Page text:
OCHA said reports indicate that although a number of residents have fled the camp, most remain behind.

The UN is calling for immediate protection of the camp, alongside guarantees of safe and unhindered passage for the IDPs to leave for the provincial capital, also called Raqqa, or other areas.

People also have been evacuating from Mabruka camp, located in neighbouring Al-Hasakeh Governorate in the far northeast corner of Syria, where around 19 families remain.

“During the morning of 13 October, a truck rented by IDPs to leave Mabruka hit a landmine before reaching the camp, wounding the driver. As a result, the trucks were unable to reach the camp to transfer people out,” OCHA said in its latest Syria update.

Impact on health care

As shelling continues in the border city of Quamishli, also in Al-Hasakeh governorate, the UN and its partners are increasingly concerned about the security of staff on the ground. OCHA reported that international humanitarian partners have been forced to evacuate personnel and relocate some operations to safer areas away from the border.

The insecurity is also having an impact on the already weakened health services in northeast Syria, the World Health Organization (WHO) informed.

Two national hospitals, three field hospitals as well as health centres and health facilities at IDP camps are either out of commission or offering limited services. Additionally, some health partners have also suspended their services

WHO is working to respond to needs during what it described as “this chaotic and fast-moving situation.”

The UN health agency and partners have pre-positioned thousands of medical treatments, vaccines and trauma medicines at a hub in Qamishli, with thousands more being airlifted this week.

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Turkey’s Syria offensive could spark another catastrophe

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An estimated 26,000 children aged 3-17 in Al Hol camp of Syria's Hasakeh governorate have been out of schools for years due to conflict and displacement and are in need of education services. © OCHA/Hedinn Halldorsson

Airstrikes and a ground offensive by Turkey in northern Syria against Kurdish forces have left civilians dead and forced tens of thousands to flee, UN agencies said on Friday, amid fears of another “humanitarian catastrophe” in the war-torn country. 

Expressing concern about the military campaign launched on Wednesday, the UN’s emergency relief chief Mark Lowcock noted that the Turkish Government had “assured me that they attach maximum importance to the protection of civilians and the avoidance of harm to them”. 

Speaking to journalists in Geneva,  Jens Laerke from the Office for the Coordination of Humanitarian Affairs (OCHA), said that Thursday had seen “intense shelling all along the north-eastern Syrian border with Turkey, from Jarablus, to the west of the Euphrates, to the Iraqi border”. 

Highlighting the potential for further suffering for Syrians caught up in more than eight years of war, Christian Cardon de Lichtbuer, from the International Committee of the Red Cross (ICRC), said that “we have there all the ingredients for unfortunately yet another humanitarian crisis in Syria”.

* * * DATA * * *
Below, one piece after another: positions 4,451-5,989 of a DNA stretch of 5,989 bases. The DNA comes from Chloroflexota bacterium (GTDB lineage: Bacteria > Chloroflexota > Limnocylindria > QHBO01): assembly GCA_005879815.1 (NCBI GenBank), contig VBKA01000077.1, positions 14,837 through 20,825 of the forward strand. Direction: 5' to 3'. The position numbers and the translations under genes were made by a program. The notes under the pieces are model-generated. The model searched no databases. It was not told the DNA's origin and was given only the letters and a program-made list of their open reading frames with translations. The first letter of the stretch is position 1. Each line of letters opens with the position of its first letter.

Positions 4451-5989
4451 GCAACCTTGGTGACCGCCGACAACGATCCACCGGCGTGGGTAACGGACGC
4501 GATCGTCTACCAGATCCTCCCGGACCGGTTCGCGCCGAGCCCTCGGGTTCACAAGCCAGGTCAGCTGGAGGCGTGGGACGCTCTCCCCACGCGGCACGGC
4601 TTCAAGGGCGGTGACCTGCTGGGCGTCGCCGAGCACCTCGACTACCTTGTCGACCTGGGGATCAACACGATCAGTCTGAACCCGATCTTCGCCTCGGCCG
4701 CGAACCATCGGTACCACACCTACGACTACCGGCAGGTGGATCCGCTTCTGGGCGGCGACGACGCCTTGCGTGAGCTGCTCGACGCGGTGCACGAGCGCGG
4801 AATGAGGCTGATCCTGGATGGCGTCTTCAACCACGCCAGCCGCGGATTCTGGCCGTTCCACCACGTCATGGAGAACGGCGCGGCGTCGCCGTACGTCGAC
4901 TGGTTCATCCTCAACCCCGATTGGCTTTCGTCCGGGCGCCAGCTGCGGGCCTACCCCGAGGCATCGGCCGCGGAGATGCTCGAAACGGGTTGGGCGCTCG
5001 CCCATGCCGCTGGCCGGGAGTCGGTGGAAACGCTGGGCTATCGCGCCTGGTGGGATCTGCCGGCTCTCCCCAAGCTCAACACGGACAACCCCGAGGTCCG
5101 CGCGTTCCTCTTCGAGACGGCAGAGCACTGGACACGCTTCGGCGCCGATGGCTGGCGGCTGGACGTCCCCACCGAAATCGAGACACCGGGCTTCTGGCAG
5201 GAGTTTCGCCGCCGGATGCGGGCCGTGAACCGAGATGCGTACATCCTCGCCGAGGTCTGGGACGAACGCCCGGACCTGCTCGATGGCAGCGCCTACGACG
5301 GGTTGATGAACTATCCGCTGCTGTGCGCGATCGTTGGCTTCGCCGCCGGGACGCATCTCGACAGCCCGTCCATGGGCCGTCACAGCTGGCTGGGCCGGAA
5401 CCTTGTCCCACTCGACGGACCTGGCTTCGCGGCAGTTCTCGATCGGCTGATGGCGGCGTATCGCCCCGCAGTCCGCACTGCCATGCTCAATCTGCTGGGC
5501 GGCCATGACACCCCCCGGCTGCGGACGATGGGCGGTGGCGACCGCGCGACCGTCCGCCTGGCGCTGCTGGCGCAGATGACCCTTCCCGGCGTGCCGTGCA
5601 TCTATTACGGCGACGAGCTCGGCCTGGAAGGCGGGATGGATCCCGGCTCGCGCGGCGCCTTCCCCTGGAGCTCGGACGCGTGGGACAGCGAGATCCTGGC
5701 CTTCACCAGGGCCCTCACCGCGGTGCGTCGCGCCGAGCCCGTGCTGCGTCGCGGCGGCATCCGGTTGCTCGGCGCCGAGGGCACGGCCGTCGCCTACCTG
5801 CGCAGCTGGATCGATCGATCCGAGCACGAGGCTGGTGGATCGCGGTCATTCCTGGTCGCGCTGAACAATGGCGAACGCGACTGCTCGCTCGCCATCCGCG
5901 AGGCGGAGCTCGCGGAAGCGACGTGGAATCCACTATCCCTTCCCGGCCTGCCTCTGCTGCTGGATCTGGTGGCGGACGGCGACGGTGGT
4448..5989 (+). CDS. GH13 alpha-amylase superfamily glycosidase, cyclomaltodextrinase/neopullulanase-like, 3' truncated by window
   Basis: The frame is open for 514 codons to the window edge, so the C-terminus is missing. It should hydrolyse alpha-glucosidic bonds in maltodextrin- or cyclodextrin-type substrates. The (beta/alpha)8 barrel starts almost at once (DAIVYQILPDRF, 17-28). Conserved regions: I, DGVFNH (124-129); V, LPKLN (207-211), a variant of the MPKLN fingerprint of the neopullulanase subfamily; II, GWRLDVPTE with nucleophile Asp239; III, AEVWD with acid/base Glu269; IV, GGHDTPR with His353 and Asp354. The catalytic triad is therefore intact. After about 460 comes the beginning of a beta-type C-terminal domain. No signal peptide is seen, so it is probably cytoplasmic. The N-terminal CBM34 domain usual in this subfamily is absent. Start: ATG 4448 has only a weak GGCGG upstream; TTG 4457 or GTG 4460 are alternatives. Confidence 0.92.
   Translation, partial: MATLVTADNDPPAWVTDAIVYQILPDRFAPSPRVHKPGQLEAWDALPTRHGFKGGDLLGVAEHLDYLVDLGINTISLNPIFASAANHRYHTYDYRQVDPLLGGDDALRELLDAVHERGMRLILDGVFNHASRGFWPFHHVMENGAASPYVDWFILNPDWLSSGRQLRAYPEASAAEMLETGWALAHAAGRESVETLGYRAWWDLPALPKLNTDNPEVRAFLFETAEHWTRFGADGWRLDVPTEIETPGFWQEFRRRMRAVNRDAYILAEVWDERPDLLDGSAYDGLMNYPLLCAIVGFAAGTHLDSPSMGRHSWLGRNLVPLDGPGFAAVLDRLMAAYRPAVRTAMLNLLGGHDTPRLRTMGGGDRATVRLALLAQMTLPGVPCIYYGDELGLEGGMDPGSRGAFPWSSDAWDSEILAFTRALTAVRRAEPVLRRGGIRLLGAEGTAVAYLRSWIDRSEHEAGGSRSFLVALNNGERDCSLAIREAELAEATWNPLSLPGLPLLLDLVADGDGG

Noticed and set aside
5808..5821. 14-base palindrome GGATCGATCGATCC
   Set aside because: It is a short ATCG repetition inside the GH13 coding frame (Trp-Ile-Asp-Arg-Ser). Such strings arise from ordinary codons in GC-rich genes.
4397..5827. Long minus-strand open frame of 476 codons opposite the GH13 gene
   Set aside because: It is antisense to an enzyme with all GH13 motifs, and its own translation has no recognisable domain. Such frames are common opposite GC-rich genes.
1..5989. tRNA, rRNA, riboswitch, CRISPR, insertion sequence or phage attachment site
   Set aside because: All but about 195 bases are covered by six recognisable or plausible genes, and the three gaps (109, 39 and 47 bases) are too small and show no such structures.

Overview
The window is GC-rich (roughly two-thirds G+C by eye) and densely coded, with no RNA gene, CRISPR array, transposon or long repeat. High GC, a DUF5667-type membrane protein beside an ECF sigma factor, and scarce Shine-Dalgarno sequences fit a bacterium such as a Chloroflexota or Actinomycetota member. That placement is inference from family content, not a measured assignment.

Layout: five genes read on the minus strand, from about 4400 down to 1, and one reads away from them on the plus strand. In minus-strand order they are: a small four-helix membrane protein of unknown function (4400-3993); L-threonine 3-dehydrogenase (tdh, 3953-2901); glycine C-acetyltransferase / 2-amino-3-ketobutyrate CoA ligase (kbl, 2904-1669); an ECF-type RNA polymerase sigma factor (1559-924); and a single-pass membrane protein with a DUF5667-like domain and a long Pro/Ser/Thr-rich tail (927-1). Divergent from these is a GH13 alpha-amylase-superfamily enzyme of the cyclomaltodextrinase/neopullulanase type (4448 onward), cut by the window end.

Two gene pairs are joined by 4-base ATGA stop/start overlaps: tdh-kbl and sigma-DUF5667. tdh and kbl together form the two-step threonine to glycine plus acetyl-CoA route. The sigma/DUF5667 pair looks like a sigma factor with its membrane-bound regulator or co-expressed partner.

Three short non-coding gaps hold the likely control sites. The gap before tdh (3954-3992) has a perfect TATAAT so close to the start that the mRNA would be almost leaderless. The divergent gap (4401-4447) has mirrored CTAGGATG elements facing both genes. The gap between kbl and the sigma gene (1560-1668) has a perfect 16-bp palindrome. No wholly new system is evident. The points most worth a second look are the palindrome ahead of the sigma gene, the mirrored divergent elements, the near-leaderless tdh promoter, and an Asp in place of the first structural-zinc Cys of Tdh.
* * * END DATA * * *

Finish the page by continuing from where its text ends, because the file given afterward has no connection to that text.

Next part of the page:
UN human rights office confirms eight civilian deaths  

As of Thursday evening, the UN human rights office, OHCHR, reported that seven civilians, including two women and a boy, had been killed in the first two days of the Turkish operation. 

A male civilian man was also reported killed in Jarablus on Wednesday, OHCHR spokesperson Rupert Colville said, adding that a woman and a boy were injured yesterday, during “counter-attacks and ground strikes” by Kurdish non-State armed groups. 

In response to the mass displacement of people from the northern border area, mainly to Al-Hasakeh district, the World Food Programme (WFP) has provided ready-to-eat meals to around 11,000 people there, with the help of the Syrian Arab Red Crescent (SARC). 

WFP supports close to 650,000 people in north-eastern Syria via a field hub in Qamishli; around 580,000 are currently in areas under Kurdish control, it said in a statement. 

“Mass population displacement has been reported since the escalation of violence”, said WFP spokesperson Hervé Verhoosel. “Over 70,000 people from Ras al-Ain and Tal Abiad have been displaced so far.” 

UN food agency ‘will cover’ needs of the displaced 

Several thousand more have move to Raqqa governorate since the beginning of Operation Peace Spring by the Turkish military on Wednesday, Mr. Verhoosel added, while many other were on their way to shelters in Raqqa city, “where WFP will be covering their food needs”. 

Although UN humanitarian staff remain in Qamishli, “their ability to operate and provide relief is severely restricted” by the hostilities, OCHA’s Mr. Laerke explained, adding that local authorities were also reportedly “imposing some quite strict security measures at checkpoints”. 

Linked to the military campaign, Marixie Mercado from the UN Children’s Fund (UNICEF) said that the Alouk water pumping station reportedly came under attack early on Thursday.  

“This is a station that provides safe water to at least 400,000 people in Hassakeh governorate, including displacement camps,” she said 

In Tal Abiad, two schools have been reportedly taken over for military use, Ms. Mercado added, while child protection programmes have been suspended in Ras al-Ain, Mabrouka camp, Tal Halaf, Sulok and Tal Abiad.  

Health and Nutrition response in Ras al-Ain and Mabourka camp had also been put on hold, while schools in these areas have closed and the water supply has been affected.